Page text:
Arthur F. Kramer, Ph.D.
Arthur F. Kramer, Ph.D., is the director of the Beckman Institute for Advanced Science & Technology and the Swanlund Chair and professor of psychology and neuroscience at the University of Illinois. Kramer’s research projects include topics in cognitive psychology, cognitive neuroscience, aging, and human factors. A major focus of his labs recent research is the understanding and enhancement of cognitive and neural plasticity across the lifespan. He is a former associate editor of Perception and Psychophysics and is currently a member of six editorial boards. Kramer, who received his Ph.D. in Cognitive/Experimental Psychology from the University of Illinois in 1984, is also a fellow of the American Psychological Association, American Psychological Society, a former member of the executive committee of the International Society of Attention and Performance, and a recipient of a NIH Ten Year MERIT Award. His research has been featured in the New York Times, Wall Street Journal, Washington Post, Chicago Tribune, CBS Evening News, Today Show, NPR and Saturday Night Live.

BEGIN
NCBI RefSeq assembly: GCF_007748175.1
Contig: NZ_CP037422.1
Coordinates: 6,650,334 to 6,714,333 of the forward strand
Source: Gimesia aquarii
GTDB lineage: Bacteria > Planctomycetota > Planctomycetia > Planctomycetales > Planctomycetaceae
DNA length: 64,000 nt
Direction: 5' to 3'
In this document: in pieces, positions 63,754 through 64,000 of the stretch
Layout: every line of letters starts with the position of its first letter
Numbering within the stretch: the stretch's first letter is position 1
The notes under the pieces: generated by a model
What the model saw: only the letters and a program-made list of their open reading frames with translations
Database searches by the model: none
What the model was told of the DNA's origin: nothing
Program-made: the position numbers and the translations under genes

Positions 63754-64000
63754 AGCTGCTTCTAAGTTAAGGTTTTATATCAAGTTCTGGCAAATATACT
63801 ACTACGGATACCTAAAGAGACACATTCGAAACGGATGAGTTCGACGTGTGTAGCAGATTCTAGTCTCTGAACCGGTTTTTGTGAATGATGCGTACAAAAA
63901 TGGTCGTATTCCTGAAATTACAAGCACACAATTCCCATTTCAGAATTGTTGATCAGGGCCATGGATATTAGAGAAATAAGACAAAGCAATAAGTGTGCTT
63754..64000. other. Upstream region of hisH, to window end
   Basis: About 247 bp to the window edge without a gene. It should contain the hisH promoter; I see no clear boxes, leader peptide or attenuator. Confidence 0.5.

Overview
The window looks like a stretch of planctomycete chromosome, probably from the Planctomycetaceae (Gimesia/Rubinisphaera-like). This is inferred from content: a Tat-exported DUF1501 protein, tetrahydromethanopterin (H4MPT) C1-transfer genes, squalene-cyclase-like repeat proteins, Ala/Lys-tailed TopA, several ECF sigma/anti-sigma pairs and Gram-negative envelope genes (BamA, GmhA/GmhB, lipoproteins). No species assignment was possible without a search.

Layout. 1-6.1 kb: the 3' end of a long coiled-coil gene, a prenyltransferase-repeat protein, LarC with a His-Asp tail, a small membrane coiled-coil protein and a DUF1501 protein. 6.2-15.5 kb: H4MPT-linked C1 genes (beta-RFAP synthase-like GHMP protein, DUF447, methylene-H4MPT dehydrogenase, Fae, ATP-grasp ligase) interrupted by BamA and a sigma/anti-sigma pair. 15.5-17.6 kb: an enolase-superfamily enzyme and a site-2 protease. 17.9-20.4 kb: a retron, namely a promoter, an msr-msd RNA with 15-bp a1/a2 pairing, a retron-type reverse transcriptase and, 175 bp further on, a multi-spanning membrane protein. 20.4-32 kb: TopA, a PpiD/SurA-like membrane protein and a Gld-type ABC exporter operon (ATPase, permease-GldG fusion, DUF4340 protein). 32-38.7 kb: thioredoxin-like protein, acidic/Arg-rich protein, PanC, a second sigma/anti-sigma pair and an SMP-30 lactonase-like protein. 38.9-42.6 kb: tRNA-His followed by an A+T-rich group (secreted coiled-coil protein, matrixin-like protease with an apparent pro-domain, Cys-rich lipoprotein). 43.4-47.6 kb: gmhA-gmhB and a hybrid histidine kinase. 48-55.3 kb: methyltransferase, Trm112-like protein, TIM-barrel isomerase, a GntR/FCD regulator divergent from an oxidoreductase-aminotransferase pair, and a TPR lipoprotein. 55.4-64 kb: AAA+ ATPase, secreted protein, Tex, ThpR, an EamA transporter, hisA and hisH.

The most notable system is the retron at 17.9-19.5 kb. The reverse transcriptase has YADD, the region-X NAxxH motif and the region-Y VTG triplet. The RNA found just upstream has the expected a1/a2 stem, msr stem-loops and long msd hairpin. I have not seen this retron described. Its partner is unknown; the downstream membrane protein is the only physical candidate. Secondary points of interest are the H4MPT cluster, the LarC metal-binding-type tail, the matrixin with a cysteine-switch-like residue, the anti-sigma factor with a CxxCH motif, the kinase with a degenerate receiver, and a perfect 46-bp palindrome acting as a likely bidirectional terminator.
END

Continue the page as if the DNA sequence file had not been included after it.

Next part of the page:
The Brain-Games Conundrum: Does Cognitive Training Really Sharpen the Mind?
Few topics in the world of neuroscience evoke as much debate as the effectiveness of cognitive training. Do you misplace your keys regularly? Forget appointments? Have trouble remembering names? No worries. A host of companies promise to “train” your brain with games designed to stave off mental decline. Regardless of their effectiveness, their advertising has convinced tens of thousands of people to open their wallets. As our authors review the research on cognitive-training products, they expose the science surrounding the benefits of brain games as sketchy at best.